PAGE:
The Marion Star from Marion, Ohio on September 20, 1939 · 1
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The Marion Star from Marion, Ohio · 1

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Wednesday, September 20, 1939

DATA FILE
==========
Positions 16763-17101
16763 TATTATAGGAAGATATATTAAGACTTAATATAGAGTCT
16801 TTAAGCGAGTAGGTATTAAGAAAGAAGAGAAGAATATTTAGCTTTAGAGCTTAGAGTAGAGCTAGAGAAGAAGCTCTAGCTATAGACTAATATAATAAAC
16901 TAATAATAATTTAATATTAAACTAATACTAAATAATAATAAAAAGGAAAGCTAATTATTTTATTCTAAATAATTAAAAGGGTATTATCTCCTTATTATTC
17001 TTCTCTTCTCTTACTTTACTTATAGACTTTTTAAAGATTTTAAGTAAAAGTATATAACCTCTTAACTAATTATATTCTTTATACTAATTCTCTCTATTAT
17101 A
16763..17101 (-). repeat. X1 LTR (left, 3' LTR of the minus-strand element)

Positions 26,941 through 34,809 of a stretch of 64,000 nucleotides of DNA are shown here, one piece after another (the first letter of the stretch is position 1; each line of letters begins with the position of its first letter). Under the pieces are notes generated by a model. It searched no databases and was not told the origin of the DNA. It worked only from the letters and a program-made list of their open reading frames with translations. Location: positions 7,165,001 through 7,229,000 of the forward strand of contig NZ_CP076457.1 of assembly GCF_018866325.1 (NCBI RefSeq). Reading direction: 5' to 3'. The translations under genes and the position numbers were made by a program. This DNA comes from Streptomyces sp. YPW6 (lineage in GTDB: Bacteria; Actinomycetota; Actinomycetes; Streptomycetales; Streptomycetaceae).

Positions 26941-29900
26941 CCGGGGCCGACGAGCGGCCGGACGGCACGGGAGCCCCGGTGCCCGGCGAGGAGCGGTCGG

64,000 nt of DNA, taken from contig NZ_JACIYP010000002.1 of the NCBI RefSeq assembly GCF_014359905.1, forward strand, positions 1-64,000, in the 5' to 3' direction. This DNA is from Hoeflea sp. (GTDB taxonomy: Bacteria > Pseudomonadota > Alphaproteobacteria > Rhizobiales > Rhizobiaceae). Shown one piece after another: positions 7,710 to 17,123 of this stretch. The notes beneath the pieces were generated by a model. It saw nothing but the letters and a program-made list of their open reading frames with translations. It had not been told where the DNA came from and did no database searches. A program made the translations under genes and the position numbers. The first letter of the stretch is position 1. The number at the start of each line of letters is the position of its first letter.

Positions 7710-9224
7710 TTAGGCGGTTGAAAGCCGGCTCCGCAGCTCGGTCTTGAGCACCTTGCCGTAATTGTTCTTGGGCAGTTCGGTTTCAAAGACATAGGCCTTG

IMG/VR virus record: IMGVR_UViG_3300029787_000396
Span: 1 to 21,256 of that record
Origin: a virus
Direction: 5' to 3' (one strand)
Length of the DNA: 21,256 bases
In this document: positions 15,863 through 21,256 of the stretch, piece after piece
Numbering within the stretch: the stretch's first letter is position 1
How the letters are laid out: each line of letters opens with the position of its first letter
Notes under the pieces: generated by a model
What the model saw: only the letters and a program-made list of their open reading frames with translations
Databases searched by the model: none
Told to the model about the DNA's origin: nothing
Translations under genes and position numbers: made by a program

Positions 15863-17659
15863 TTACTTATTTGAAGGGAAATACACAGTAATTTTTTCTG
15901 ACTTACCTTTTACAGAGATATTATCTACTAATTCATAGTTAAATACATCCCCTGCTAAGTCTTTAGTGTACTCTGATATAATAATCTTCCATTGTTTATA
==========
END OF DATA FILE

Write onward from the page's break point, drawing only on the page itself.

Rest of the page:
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THE MARION STAR HOME EDITION 1 Tt-T tonight ad Thur- r.si eoo.er. 1 VOL LXII, No. 251. Ta Asmtat Pimi latrafor.j Newt ferric Celt PrrM MARION, OHIO, WEDNESDAY, SEPTEMBER 20, 1939. FOURTEEN PAGES THREE CENTS 1TAH rm ji landon Urges Congress Stay in Continuous Session iXrEATHER n lira 0. P. LEADER WIVES FOR UiniTll Till CANIAL'IALn bdines To Take Stand on Embargo but Sees "Cash, Carry" Sentiment. tr Tk Aet4 tf r.sSHiNGTON. Sept. 20 Alf jori. Republican leader, sr-'.e for President Roosevelt' .i;:ty conference today and urged a continuous con-is djrirg the European war i-j '"inere 15 more cimiiaencc t uniiea juagmeru 01 uie -fif-.!jt:'.es than in any one j-i cp-.nion. 1938 Republican presiden ,; a.r.i.dAe declined at a press Jrtn.-e to take a stand on the tiu or repealing me arms --irzo provision of the present .iral-ty law. Lioim did tell newsmen that .- raj a strong mid-west senti- t for adoption ol cash-and- -7 system of exports to bellig-?r.or to the White House meet- i Stephen Early, press secre- t ted reporters Mr. Kooseven a "d.sposed to have a very tree frank discussion of neutral' w:t! the congressional and po. .11 leaders summoned to an 'moon conference. See Shift In Sentiment There has been a "very inter' tl shift" in sentiment in the n two weeks, Landon said, from "fatalistic conviction that we 'A get into the war in the There has been a definite shift ae last two weeks that we not going to get into it," Lan za ss!d. "The yardstick by which I t ire measuring everything now Whether it is going to keep us k of war." Early said the President's neu-ity address to congi ess tomor-" probably would be about 'ffl words. fr. Roosevelt remained In his " House study to plan for the 'fmoon conference and work on s address. The bi-partisan meeting, set for ?. m. was expected to receive 5-esidentiaI plea for quick and ted action in the special session the senate and house which will ffn tomorrow. Whether Mr. Roosevelt will ask irress to repeal the entire neu-iity act instead of Just the arms "bargo section will have to await message, he told reporters yes-"day. Opposition forces in the senate, 'ever, served notice that they ;r.ned a determined struggle to a n the embargo, although they maimed any intention of tiu- - wring. -- Members Rash Back Trains, planes and autos with xial license plates were bring-i legislators back to Washing-1 less than Jwo months after "Fess adjourned without act-? on presidential appeals to re- the neutrality law, Jesptte their diversent vlewi rjwarms embargo, members Gen. Mud Comes to Poland's Aid-Too LatejfjflflS REDS!Hit,er'" ?p"ch yra ,. .rjw "'.r T"" ?Sr ,'-T&' -f ass at a a a 1 1 GlVCS I II d 1 C & 1 1 O tl IN ULOIOIUI. UI1 A German officer's car and a field kitchen find it hard going as they move up on rain- soaked road toward the front season to halt the German ad-line in Poland. The Poles had vanre, but the Nazis struck too counted on near-impassabiliry quickly. (International N w of their roads during tha rainy Photo.) POLISH SPLIT High Commands of Two Arm ies Agree on Lines of Partition. ACCUSE WOMAN 111 FINK TRIAL Jurors Say Witness for Mother "Talked" with Them; Judge To Act BULLETINS arnto LANDON, Page 9) LOCK CIVIL SERVICE VOTE IN NOVEMBER Jt Court Battle Goes On To Test New Law. Zitr - Sept 20 - a t . re-ereridum on the new "-"vice leglation has been 0 up 'too long" by Secretary x- w De placed -e .November baUot, Demo-Chairman Arthur L. ,7" oecjired today. 1 v.Vsam tune. Limbach , iJemocraUc organization -o ,0 court today to seek Zl? impelling Griffith to 'T? Petitions he already ."ected and send them to -k o "n boards i vaWity of signatures. Alty- Gen. Thomas - :. '5 "squest that he take .Ccan laments on an- t -"'wiiig me reieren-V --rsch said: trust you riat; 'cierenaum is sacred and whii th. ro and vhtla tK nf t;kr'8 to be placed .-,. aiJ2. m November of l'r yet tht should not 1:?." Jour duty to protect c': reJerted the petitions . -.""rang signatures : i:-";:eient- and yesterday V ... '.', ppoinreci neroert ..'-'ej of St. ClairH1 embership on the civil Mr The AorlrJ Piwh FREMONT, O., Sept. 20 Six of eight women on the jury try ing Velma Baker Fink for the slaying of her 10-week-old son admitted to Judge A. V. Ban- mann that a defense witness had "talked" to them. Judge Baumann permitted the trial to continue after the jurors said their conversations with the witness would not impair "a fair verdict." We will have protection for justice in this court," . said the judge. "The "court will not pass lightly over this incident." Jurors identified the defense witness as Mr. Grace Siessman, widow of a banker at nearby Clyde, where the brunet defendant resided. Convenes After Recess As court convened after a day's recess, Judge Baumann said one juror had informed him of a conversation with the witness. He turned to the jury box and asked if any others had been approached. The six women raised their hands. The court publicly criticized the witness, who he said, had been "reared in an atmosphere of law." Judge Baumann said later that after the conclusion of the trial he would charge Mrs. Slessman with contempt of court. "She will be called before the bench and given an opportunity to answer the charges," the judge sain. The fate of the 22-year-old mother, who faces the electric chair if convicted without 1 recommendation of mercy, is ex Dec ted to be placed in the hands of a jury of eight women and four men tomorrow. 1 en 01 tne jurors are Daren ts. As the trial went Into Its seventh day. Prosecutor A. L. Hy- zer summoned psychiatrists as re buttal witnesses against the de fense's contention of temporary insanity. Dark-eved Mrs. Fink confessed last June that she threw her child. Haldon, into the deep waters of nearby Green creeK. -My mma must have siiDPed," she said. Rut on the witness stand, Mrs. Fink rerjeatedly replied "1 can't remember." "There was a hard pressure on my head and things looked black, said the witness, wearing a simple black dress almost severe in style. .-d to BLOCK, Page ) LOUIS-PASTOR TILT ON RADIO TONIGHT Broadcast of tonight's heavy weieht fieht between Joe Louis, champion, ana boo fastor, con tender for the crown, is ached uied to be broadcast at 9:30. Su tions on the WJZ-NBC network will carry the broadcast Th fieht is being staged in Bnggs stadium in Detroit and is expected to attract some 40.000 fans. DELAWARE SHERIFF FINED FOR SPEEDING Br Th tUMlllH Fieu COLUMBUS. 0 Sept 20 Ar rested for speeding 62 miles an hour on North High street here. Sheriff Merton F. Pinney of Delaware county was fined $20 and costs in traffic court today. Pin ney was halted Monday while en route to get a prisoner here. Br Th Arttt4 Pr, American Escape CERNAUTI. Rumania, Sept 20 Richard Mowrer, correspondent for the Chicago Daily News, escaped from the Russian-occupied section of Poland last night by wading the Dniester river. (Mowrer yesterday was reported to have been under arrest by Soviet soldiers at the Polish frontier town of ZaleszczykJ.) Mowrer and William Morton, United States vice consul in Warsaw, were cought on the Polish side of the river by the Russian occupation. Morton still is in Zaleszczyki, unable to get Ru sian permission to enter Rumania. Marshal Interned BUCHAREST, Sept 20 The Rumanian goverment announced today Marshal Edward bmigly Rydz, chief of Poland's scattered military forces, . would be interned in Rumania for duration of the European war, despite ap peals from Britain and France. The Nazis have insisted the marshal, like other soldiers, should be forced to stay in the country to which he fled. Blockade Denied TALLINN. Estonia, Sept 20 Foreign reports that Soviet Russian ships had blockaded Eston ia's coast .were described here to day as unfounded. The Russian fleet was acknowl edged to be at sea near Estonian waters, but it was said it had not yet interfered with Estonian trade. (Reports reaching Stockholm Tuesday said Russia blockaded Estonia presumably in retaliation for failure to prevent an interned Polish submarine from sailing from Tallinn.) Italy Withdraws Troops home. Sept. 20 Italy an nounced today the withdrawal of her troops from the Albanian Greek frontier as evidence of "complete reciprocal trust' between Italy and Greece, The gesture came as Italy appeared to be solidifying her position as leader of the neutral states of southern Europe. Italy occupied Albania in brief Easter week-end campaign which carried Italian troops to the Greek frontier. BUCYRUS MAN DIES IN CRASH J. W. Kramer. 33, Killed as Cattle-Loaded Truck Hits Culvert. U. S. Ship Fired On NEW YORK. Sept 20 A German submarine fired a shot across the bow of the American freighter Wacosta Sept 9 near the Irish coast because of a misunderstanding, the master of the American vessel said when it arrived to day. Capt George R. Self said he did not understand the submarine's blinker signal to heave to and be fore he could consult his code book the shot was fired. The 24 passengers aboard the Wacosta were treated cordially by the submarine officer and three of his sailors who boarded the freighter, Self said. Cannonading Heard COPENHAGEN, Sept 20 Can nonading, which fishermen said could come only from the guns of , warship and not from airplane I bombs, were heard today southeast of the Island of Laesoe in the strait of Kattegatt an arm of the North Sea between Sweden and Denmark. The Aaiborg newspaper Amt- stidende reported heavy cannon 8ltal Tha star ' BUCYRUS, Sept 20 John William Kramer, 33, of Bucyru was killed this morning when the cattle-loaded truck he was driving crashed Into a culvert near here and the load shifted forward, pinning him in the cab. Mr. Kramer, driving to Bucy- rus from Cleveland with 16 head of cattle, was operating a truck owned by the Henry Johnson Cat tle Co. of Buryrus. It is believed that the truck got out of control when he went to sleep. When the truck hit a cul vert about 14 miles northeast of Bucyrus on Route 88, the heavy cargo was plunged forward against the cab, shoving him against the the wheel. The accident occurred about 4:30. He was pronounced dead when the Munz ambulance arrived at City hospital. Death was due to a crushed chest The body wag taken to the Wis funeral home, When the crash occurred the cattle escaped but were corraled within a short time. None was injured. Mr. Kramer was not married. He lived In Bucyrus with his mother, Mrs. Mary Yanka Kramer, and sister. Mr. Anna Marie McMahon. They are the only survivors. He was a member of Holy Trln ity Catholic church where the re- qiuem mass will be celebrated Friday morning. STEEL OUTPUT UP TO "BOOH" LEVEL Largest Producer of Nation Fires 3 More Furnaces. r Th IMAM FrM PITTSBURGH. Sent 20 Out put of the nation's largest steel producer rapidly neared the 1937 boom levels today with the fir ing of three additional blast furnaces in this district and a 20 per cent boost in coal production in the rich ConnelisvilJe region. Carnegie-Illinois Steel Corp., U. S. Steel subsidiary, announced the three furnaces would be placed in operation at the Du- quesne works, the Carrie furnaces in Rankin, Pa., and the Ohio works in Youngstown, bringing to 24 the number of furnaces now being used by the company. H, C. Fnck Coke company. "big steel's" coal producing subsidiary, placed all its 14 pits on six-day schedule and orrered 2.000 additional coal diggers back to work. It recently reopened six mines,"" giving work to 4,000 miners. ( Turn to BULLETINS. Page S) TEMPERATURES Observer Eaffensperger's Report Pr rt hglw a. at. n rr4mr mm m. tm. 4ar. Maximum Yesterday 78 Minimum Yesterday 57 Barometer 29 25 Weather Cloudy One Tear Ac Teday Maximum 61 Minimum 44 Hp Th aHWl4 rrM BERLIN. Sept 20 Th supreme high command disclosed today that Germany and Soviet Russia had reached an agreement on the partition of Poland, at least so far as their armies of oc cupation are concerned. That th demarcation line had been set was announced in a high command communique which, however, did not say where the line run. It asserted the German forces would withdraw from their present position after "destruction of in last remnant of the Folish army there" to the "demarcation line definitely fixed between the German ana Russian government." Whether this line lies east or wet of Warsaw was not indicated. The entire Rumanian frontier, bordering southeast Poland, ts in Russian hands. Presumably as the Germans retire, the Red army will take their place by advancing west ward from their present positions. Whether the army occupation areas later will become the new boundaries between Germany and Russia was a moot question. Adoif Hitlers war policy speech in reclaimed Danzig was taken to day by some observers at a warn ng that the powerful German air fleet might be dispatched to Eng. land if the British naval block. ade is considered to be working hamshlpi on the German people Th fuehrer was believed by the observers to be planning an eye-for-an-eye war, if neces sary. Nasi Poller Outlined In Danzig yesterday, he threat ened to fight "in the same manner as our opponents." Out of his long addrets to th cheering throng that and other salient indications of German policy were drawn t 1 Germany Is ready to fight seven years. 2 "For every bomb falling on a German city, five or 10 will fall on their (enemy) cities." 3 Germany and SovUt Russia, "the two greatest peoples and states," alone will decide the fate of Poland and stablih peace and order in eastern Europe. 4 Germany regards the western boundary of the reich as "final," and has no "war alms" against Britain or France. 5 Twenty years of national sociali&m have unified the Ger man people so firmly that foreign propaganda effort to cause distention are "laughable." The impassioned hour and 14- minute speech, regarded by many as Hitlers rootf forceful, was i-onsictered not a "peace offer' but a firm outline of terms un der which Germany would r frain from turning the present limited war into a bloodier flict A few hours after Hitler re counted the progress of German arms on the Polish front which he has been touring for 18 days. th army high command report ed new advance. Many Prisoner Taken A communique said the battle near Kutno ended with more than 105,000 prisoners taken and enormous ' los'tes to tne enemy in dead and wounded. Hitler had told of 300,000 prisoner capturde. Observers said timer peecn. offering no compromise with the western powers, was in eueci his last word to th nation of Europe. The Berlin newspaper tsoersen Zeitung called trie address a last clarification" or tn reicn s stand. Hitler's reference to a "weapon with which to counter the British blockade was cheered wildly. Enaland already ha begun to fight against women and chil dren." he said, "iney nave weapon which they think is un beatable nameiy, aominaiiuo oi the seas. On the sea they say England can not be attacked and therefor they are justified in waging a war with that weapon against women and children not only of th enemy but also of neutral. "They should have no Illusions. Th time could rapidly come when w apply a weapon against which w can not be attacked. Let us hope that they then suddenly do not remember humanity." Germany did not want that type of warfare, he said, adding that during the Polish campaign he had given order to "par, cities if possible." of Lengthy War By DtWtTT MA( KTNZIE Ar Foreign Affairs Write Heir littler ha made his peace gesture peace on my temi, lake tt or leav it to be rented by the Anglo-French aUlea Unot befuro his emotional voo stopped violating ttutmgri the wrld is dios from Daniug, whether some third party muM'i;ru. for instance uu my venture m propos peac ngi-tiaUoiu hasn't yet bn-n mad clear. Th allied answer, however, must always remain the same un less there is revolutionary rhango either In their view or thre of Hitler. la I0U Pwlllon Tne Anglo-French pledge to Poland place them in th tn position they occupied as regard litt le Belgium In the World whr The Ang!o-Frvnch bond with roland commits them to lh Uk or expelling Uermany or any other invader. And they h widened th field by declaring that they will not quit until "llitlerlsm is smashed." So it look i as if there ta (Turn to M'KENZIE, Pag 9) RUSSIA BLOCKS POLEHSCAPE Entire Rumanian Border Reported Cut Off; Warsaw Still Holding Out. r Th MTll4 fra . BUDAPEST. Sept. 20 Fa( moving Soviet mechanued forews pushing fattiter westward into Toland were reported today to have blockaded the entire P-Ul:- Rumanian frontier while Warsaw, still fighting the German lnvn-ion, buried her dead In public parks, Severe fighting was reported especially around Lwow and in Uie Bug river ditrlrt The massing of Russian troop along the Rumanian border cut the stream of refugees from Poland, but thousands, finding their way barred on tht border, poured Into Hungary. Soldiera among them were disarmed and civilian were sent to special camp. A Hungarian agency estimated 30.000 civilian and 10,000 soldiers had reached th Rumanian border town of Cernauti before the Soviet line were drawn. 13th Day of Rlege Radio broadcasta from Warsaw, entering the thirteenth day of siege, presented a graphic picture of a city whos defender had vowed to resist the German to th death and seemed to b doing it. "Warsaw will resist." saia communique read over th capi tal's radio station last nigni. -we have confidence In our government and confidence In our great allies, France and Britain. Warsaw i doing it duty." The communion went on to tell of widespread destruction from German bomb and shells, of bombs that fell before St. John's cathedral as worshipper emerged from mas, of machine-gun at tack from the ir on the church eoem. The communlaue ended: "Many war cemeteries are now in th nubile parks of Warsaw." Ijiter. th Polish commander, a General Czuma, came on the air and broadrat a report hi men had Inflicted heavy lone on Ger man Infantrymen in the Praga su burban district to the esst and also on the west. Mayor Stefan MarzinaW askea. NOTHING WILL STOP WAR'S PROSECUTION, CHAMBERLAIN SAYS Br Th A44 fe LONDON, Sept, 20Prime Minister Chamberlain de-clarni today that no threats could deter Rriuln ami her Hies from achieving their war aims but that "what we will not do i ta rush into Adventure that offer littl proa, pect of MicceM," With the obvioua purpose, of allayinir public anxiety as to whether the western alliea were atnkinjr vigorously enough against Germany, Chamberlain declared in tha houae of commons: "Ther is no aacrifice from which w will shrink. There i no operation we will not undertake provided our responsible advixem, our allies and we ourselvea are convinced that it will makef" "" "' - (Turn to RUSSIA, Page 9) FESTIVAL OPENS AT GREEN CAMPTOIIIGHT Amateur Contest To Start 4-Day Corn Show. Arrangement were completed today for th Green Camp "corn festival" which open tonight and continues throughout th week. A hlehliaht of th opening pro gram will be an amateur contest whirh will be held on th Green Camp quar at S o'clock tonight Cash prize are onereo m win ners. . . Tomorrow night starting at o'clock, residents of the commurt- iv wiit fwent a naseant. "Amer ica Vnin and Mine.'1 at the "corn! merit to make. bowl" In Green Camp. Features of ipoe in this struggle is well known. an appropriate contribution to victory." Replying to Adolf Hitler' Dan-tig speech yesterday Chamber lain said Britain general war purpo was to "redeem Europe from tit perpetual fear ol Ger man aggression and enabl to people of Europe to prerv their indepedenc and llhei'Uea," He added that "no threat will deter ua or our French allies from this purpose," He declared agairmt uncertain adventure "calculated to Impair our resources and to postpone ul tlmat victory." "On lenson which military hi tory teaches t that road lead to dUaster." he said. Strategy, Chamberlain went on, is "the art of concentrating de cklv force at th decUlv point at th decisive moment" He said he would "not haiard guesa at Utl stag of th war to when or where th d llv fori will tie aaiarmbled or wlieej the decUive moment will arrive. He aald this mini depend upon event and art'lnd "The scale tif duf pieparatlona and the fact already announced that we ar basing them on th auumiition that duration of Hi war may r at let three year Insure that our strength will increase progrelveIy to meet whatever may come. Refer to Hitler' "peerh "Herr Hitler asy much In hi speech about th humane methods with which h has waged war, Chamberlain continued. "I can only say that method are not made humane by calling them so and that account of German bombing of open town and machine-gunning of refugee hav shocked th whole world, It was Uie prim minister third weekly report on th con flict. He announced that th govern ment calculated 139 British and neutral live had been lt to far from submarine attacks, cxrlud ing the sinking of th aircraft carrier Courageous, and that an additional 44 person wer r ported mlsxing. Th admiralty renorted 478 missing from th Ciiir neons. Chamberlain told th house; "It Is still too early to pronounce any final verdict" on what he termed Soviet Russia' "cynical ttnck" on Poland, He also declared Adolf Hitler' oeech at Daniil eterdy "doe not chant: the situation with which we ar confronted." With Soviet Ambassador Ivan Malsky leaning forward from th gallery, Chamberhin declared that tnr Poland, "th unhappy victim" of Russia' attack, "th result ha been a tragedy of the grimmest character." Poland Not Forgotten Chamberlain said that despite th fact that Britain and France had bevn unable to sav Poland from defeat "they have assured her that they have not forgotten their obligation to her nor weakened In their determination to carry on th struggle." He then declared th navy anti-submarine campaign In two week had achieved more result than were accomplished "over much longer period In th last war" and added that "already six or seven submarine hav paid the full penalty." In some case, the prim minister said, "crews of U-boat have been captured." Chamberlain asserted "it is already clear that th navy and merchant marine will b able to maintain essential supplies of raw material and food tor tfu country." Dealing with Hitler' speech, Chamberlain said: "It is not our way In this country to speak; with boast and threats. . . I have only one general com- our general pur- the Friday night program Jill coronation of "King Corn" ana a huge parade through th Green Camp busmts district It is to redeem Europe from the perpetual and recurring fear of French Determine To Carry on Until Victory Is Reached Mr Th A wet 14 PrvM PARIS, Sept 20 Th French eatilnet lodsy proclaimed it determination to 'rry on th war to definite victory." A communiqu issued after a three-hour meeting at th F.lyse palar under President I-ebrun alo declared th union of Fram and Grvat Britain w "closer dally and promised that Poland would b rewarded "in common victory." Th meeting wa th cabinet's first sine Premier Daitutier formed a war government Sept communique, without mentioning Adolf Hitler directly, rvf as tha French reply to the fuehrer' speech yesterday at Dansig. Scattered fighting, meanwhile, ourrd along Frame' northeastern frontier as French military leader atudied report that German troops wer massing near Aachen, oppoait lb ealin fron tier of Belgium, through which country th German marched in 1014. It was noted that Aachen I not on any direct rout to the front where th French and Ger man ar fighting. A major offensive wa expect ed with th arrival of troop re- leased fiom th campaign in Poland. Official report of th brogues of hostilities claimed minor suc cesses and voiced satisfaction with operation on th naval front. A aeml-offlcial announcement said "four or five" German submarines had been sunk by (Turn to PARIS. Page 9) PHYSICAL DIRECTOR NAMED ATJ. H. C. A. Cleveland Man Selected; R. C. Hicks Wins Promotion. (Turn to CHAMBERLAIN. Pg. 9) Appointment of a new Y M C.A, physical director and th advance ment of hi predecessor to tne position of boys' work secretary wa announced today by Judge Hector S, Young, president of the board of director. Richard H. Brandt 24. of C'eve- land, a gradual last June of Wit tenberg college In &pringf:eld. wa named physical director. He , will begin his dutle immediately. Robert C. Hick, replaced by Mr. Brandt has been named hoy's work secretary. Mr. Hicks, a gradual of Ohio Stat university, cam her a year ago a physical tree tor. His home is in bpnng- fleld. Mr. Brandt will have charge of men's and women' activity at the Y. He will direct th organization of recreational clase and will have charge of the athletic program. He wa awarded a B, s, degree tn education from Wittenberg where he majored in physical ed ucation and social sciences. H wat active in high school and col lege athletics, winning letter award in four major sports, foot-' ball, basketball, track and swimming. A graduate of West Tech High school In Cleveland h wa affiliated with th West Branch Y in that city. Sine hi graduation from Wittenberg in June he served as physical director at th state Y camp at Brinkhaven. O. He will work with A. W. Rett. chairman of the physical education committee, in formulating plans for the activity prog cam here. Mr. Hicks new duties wi.I in clude the organization and direction of boys' clubs and general boys activity. He will plan the , boys program with the assistance of E. G. Siefert, chairman of, the boys' work committee.